In this year alone, we’ve heard about the Sony hack, the Experian/T-Mobile hack, the Ashley Madison hack, and so many more. A look at this visualization of the world's biggest data breaches leads to one question: Why is this happening so often?
One possible answer depends on the figures measuring how crucial the Internet has become. The more companies rely on the Internet, the more they expose themselves as targets—unless they develop a strong stance on cybersecurity.
More Devices Are Accessing the Internet
It is no surprise that an increasing number of people are gaining access to the Internet. According to a Census Bureau report for 2013, nearly 84% of U.S. households own at least one computer, with 78.5% of all households owning a desktop or laptop, and 63.6% having a handheld computer such as a smartphone. From a global perspective, the IPv4 protocol for assigning 4.3 billion Internet addresses to devices has finally run out of space, speeding up the adoption of IPv6, which increases the length of IP addresses.
What do additional Internet devices mean for hackers? Among other things, each one is a potential vector for attacks. Jane Doe's laptop might not contain a repository of credit card data the size of a corporation's, but her machine can be infected by hackers and repurposed into a “zombie” that carries out attacks on their behalf. With the “Internet of Things" bringing everything from refrigerators to shredders online, the scope for zombie takeovers is sure to widen.
More People Are Going Online
It's not just gadgets that are being added to the Internet: additional people are coming online, too. The 2013 Census Bureau document reveals that nearly 75% of U.S. households now use the Internet, which means three-quarters of the U.S. population (320 million) are engaged in online activity. Not to mention the planet's total of about seven billion individuals, for whom Internet access is becoming increasingly available.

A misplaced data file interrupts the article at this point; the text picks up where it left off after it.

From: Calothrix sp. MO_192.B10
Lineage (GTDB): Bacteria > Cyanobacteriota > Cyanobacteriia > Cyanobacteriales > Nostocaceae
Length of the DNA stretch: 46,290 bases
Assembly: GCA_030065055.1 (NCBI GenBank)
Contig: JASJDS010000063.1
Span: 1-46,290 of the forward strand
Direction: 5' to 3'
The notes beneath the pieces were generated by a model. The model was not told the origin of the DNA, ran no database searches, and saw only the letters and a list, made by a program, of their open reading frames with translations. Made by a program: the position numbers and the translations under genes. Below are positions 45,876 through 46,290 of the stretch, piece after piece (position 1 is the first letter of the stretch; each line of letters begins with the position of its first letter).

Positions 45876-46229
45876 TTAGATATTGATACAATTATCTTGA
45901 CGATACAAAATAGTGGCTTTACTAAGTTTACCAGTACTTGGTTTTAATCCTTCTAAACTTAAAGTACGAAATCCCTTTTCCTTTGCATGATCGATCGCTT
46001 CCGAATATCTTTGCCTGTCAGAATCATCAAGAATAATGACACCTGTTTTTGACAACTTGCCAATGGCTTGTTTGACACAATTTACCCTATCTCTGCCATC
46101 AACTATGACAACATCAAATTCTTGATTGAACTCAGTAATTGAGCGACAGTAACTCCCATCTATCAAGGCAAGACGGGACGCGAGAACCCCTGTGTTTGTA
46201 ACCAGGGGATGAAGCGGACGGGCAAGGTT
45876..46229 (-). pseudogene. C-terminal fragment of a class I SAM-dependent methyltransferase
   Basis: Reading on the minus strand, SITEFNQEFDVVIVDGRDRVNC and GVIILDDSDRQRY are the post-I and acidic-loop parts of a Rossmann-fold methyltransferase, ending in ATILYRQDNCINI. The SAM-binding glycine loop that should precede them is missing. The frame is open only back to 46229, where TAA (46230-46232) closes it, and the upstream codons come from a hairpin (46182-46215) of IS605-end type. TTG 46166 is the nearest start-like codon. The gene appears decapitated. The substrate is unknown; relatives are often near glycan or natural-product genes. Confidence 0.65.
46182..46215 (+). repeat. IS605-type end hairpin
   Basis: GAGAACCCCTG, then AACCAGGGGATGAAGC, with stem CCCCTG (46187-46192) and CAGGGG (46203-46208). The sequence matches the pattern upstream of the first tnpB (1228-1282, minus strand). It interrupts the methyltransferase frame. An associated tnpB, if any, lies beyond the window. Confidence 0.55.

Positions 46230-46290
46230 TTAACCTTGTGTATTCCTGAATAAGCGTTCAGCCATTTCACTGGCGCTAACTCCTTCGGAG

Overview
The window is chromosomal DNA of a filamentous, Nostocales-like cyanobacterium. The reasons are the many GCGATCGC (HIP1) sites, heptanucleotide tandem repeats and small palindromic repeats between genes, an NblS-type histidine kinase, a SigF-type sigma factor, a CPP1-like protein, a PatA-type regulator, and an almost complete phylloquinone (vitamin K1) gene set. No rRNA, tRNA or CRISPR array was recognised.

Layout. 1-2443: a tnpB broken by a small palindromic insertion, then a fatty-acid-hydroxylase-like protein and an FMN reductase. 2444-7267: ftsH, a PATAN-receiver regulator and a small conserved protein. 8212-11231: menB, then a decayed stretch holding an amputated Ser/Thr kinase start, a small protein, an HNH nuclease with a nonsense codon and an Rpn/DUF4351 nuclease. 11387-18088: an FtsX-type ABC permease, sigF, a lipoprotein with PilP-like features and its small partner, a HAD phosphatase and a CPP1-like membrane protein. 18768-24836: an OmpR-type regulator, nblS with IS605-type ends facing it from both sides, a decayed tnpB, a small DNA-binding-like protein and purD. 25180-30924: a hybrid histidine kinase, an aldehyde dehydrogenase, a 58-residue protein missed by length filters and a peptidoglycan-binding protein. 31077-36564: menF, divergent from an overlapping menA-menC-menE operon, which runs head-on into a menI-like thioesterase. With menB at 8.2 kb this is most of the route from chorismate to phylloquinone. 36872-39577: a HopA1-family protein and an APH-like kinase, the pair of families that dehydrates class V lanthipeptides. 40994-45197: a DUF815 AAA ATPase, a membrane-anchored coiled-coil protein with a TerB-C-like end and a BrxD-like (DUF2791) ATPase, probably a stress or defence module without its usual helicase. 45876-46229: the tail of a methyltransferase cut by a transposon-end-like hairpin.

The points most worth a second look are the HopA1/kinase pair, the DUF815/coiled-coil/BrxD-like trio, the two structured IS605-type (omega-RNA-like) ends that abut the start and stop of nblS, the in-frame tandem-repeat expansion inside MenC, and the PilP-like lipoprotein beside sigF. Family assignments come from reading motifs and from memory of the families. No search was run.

Each new Internet user is a potential customer. Consider one statistic: in the first quarter of 2014, nearly 200 million U.S. consumers made online purchases. Charging those growing numbers means extra credit cards, extra dates of birth, extra Social Security numbers, all of which hackers are looking to find and use for their own criminal purposes.
For businesses, adding customers means becoming a bigger target, but no company can afford to ignore new markets. More than ever, businesses need to invest in security tools and take other defense measures to avoid becoming another victim of a hacking scandal.
More Companies Need to Use Security Tools
As the Internet continues to grow and create more opportunities for hackers to strike, organizations are looking for effective ways to protect themselves from cyberattacks. The answers are solutions such as managed security services, vulnerability management, and network security monitoring to guard networks from intruders.
It's not enough to simply hope for the best—with more people and devices coming online, meaning more identities at risk and more vectors for attacks, cybersecurity will never lose relevance. Businesses should be prepared so that they don't become tomorrow's negative headline.
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